WASHINGTON — The U.S. Department of the Air Force is committed to cloud computing and migration, and in the near future could become “a cloud-first place,” according to Chief Technology Officer Jay Bonci.

The investment in cloud at the department, which includes the Air and Space forces, stems from a need to be durable, adaptable and always connected, Bonci told C4ISRNET during a livestreamed event Dec. 14. The forces are among the most spread out, with systems stretching to the stars and bases dotting the U.S., Europe and Asia.

“In the beginning, it was about cost, right? It was about shutting down data centers. I think you heard years and years ago the talk of, ‘Oh, we’re going to reduce the number of data centers,’ which is still a laudable goal,” he said. That, though, is no longer the driving force: “For us, we have to think about cloud as being a part of a resilience baseline, and to change the message from a cost-saving-type message to one of agility and resilience.”

The Air Force a few years ago launched Cloud One, a platform that provides access to apps and information and broader connectivity using virtual assets from big-name players including Amazon and Microsoft. Science Applications International Corporation now holds the contract, worth hundreds of millions of dollars.

Bonci considers Cloud One a big win as well as a foundation for future endeavors.

“Cloud One has been principally focused on a PaaS baseline, so platform as a service, with a heavy focus on refactoring apps to take advantage of PaaS. And in so doing, it has cleaned up a lot of technical debt,” he said. “Undoubtedly, Cloud One has been a huge success, but it’s going to have to continue to look at how it gets more and more and more customers.”

Cloud One’s successor, Cloud One Next, or C1N, was teased by the department in a November request for information. The documents asked companies how they “might approach managing and modernizing Cloud One” while factoring in “recent government leadership direction.” The National Defense Strategy and the Air Force chief information officer’s strategy for fiscal 2023-2028 were attached to the notice.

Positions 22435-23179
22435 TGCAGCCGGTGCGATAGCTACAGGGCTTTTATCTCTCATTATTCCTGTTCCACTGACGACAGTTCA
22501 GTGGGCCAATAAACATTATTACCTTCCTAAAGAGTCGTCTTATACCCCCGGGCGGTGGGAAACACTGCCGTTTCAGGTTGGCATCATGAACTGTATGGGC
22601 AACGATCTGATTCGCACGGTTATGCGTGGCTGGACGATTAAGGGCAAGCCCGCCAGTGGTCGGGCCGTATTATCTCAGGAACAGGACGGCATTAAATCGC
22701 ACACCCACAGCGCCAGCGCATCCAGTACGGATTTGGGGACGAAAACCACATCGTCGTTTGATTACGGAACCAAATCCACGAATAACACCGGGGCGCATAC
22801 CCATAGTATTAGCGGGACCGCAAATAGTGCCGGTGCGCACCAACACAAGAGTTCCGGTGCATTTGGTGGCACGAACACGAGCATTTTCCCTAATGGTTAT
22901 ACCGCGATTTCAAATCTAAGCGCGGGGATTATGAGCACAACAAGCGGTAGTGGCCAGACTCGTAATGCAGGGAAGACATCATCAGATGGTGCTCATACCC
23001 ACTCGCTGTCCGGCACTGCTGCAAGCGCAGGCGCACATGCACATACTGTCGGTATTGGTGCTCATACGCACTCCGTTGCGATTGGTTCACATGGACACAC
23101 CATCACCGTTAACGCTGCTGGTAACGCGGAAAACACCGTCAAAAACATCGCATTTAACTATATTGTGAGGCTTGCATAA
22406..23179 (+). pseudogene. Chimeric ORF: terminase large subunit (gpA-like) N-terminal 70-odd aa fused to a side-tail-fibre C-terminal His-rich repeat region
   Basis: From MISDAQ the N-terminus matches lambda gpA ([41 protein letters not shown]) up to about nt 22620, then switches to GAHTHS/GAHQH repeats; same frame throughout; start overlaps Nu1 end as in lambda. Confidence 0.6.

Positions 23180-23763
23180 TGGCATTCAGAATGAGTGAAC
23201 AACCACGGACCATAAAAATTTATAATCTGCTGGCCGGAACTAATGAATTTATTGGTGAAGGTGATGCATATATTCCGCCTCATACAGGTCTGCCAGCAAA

Bonci on Wednesday said industry responses were diverse and substantive. Submissions are under review.

“We’re looking at a couple of different kind of economic models for how we continue to get cost efficiency and get scale for how we’re able to get more applications into the cloud,” he said. “Really, the focus is going to be on adoption.”

The department is also investigating what the Pentagon’s recent $9 billion cloud-computing deal with Amazon, Google, Microsoft and Oracle, known as the Joint Warfighting Cloud Capability, means for its own efforts.

Defense Department officials on Dec. 8 said the JWCC arrangement — the follow-up to the scuttled $10 billion Joint Enterprise Defense Infrastructure undertaking — is meant to complement service-level cloud initiatives, not override them.

Bonci said the Department of the Air Force has “some feelers out now to understand how they want to administer it, being IDIQ-based versus, sort of, reseller-based.” There are “some outstanding questions,” he said, “and we’re going to continue to look.”

Each task order under the indefinite delivery, indefinite quantity JWCC will be competed for. The individual companies are only guaranteed $100,000, defense officials said, with the internal rivalry expected to drive down costs and engender best-of-class services.

Colin Demarest was a reporter at C4ISRNET, where he covered military networks, cyber and IT. Colin had previously covered the Department of Energy and its National Nuclear Security Administration — namely Cold War cleanup and nuclear weapons development — for a daily newspaper in South Carolina. Colin is also an award-winning photographer.

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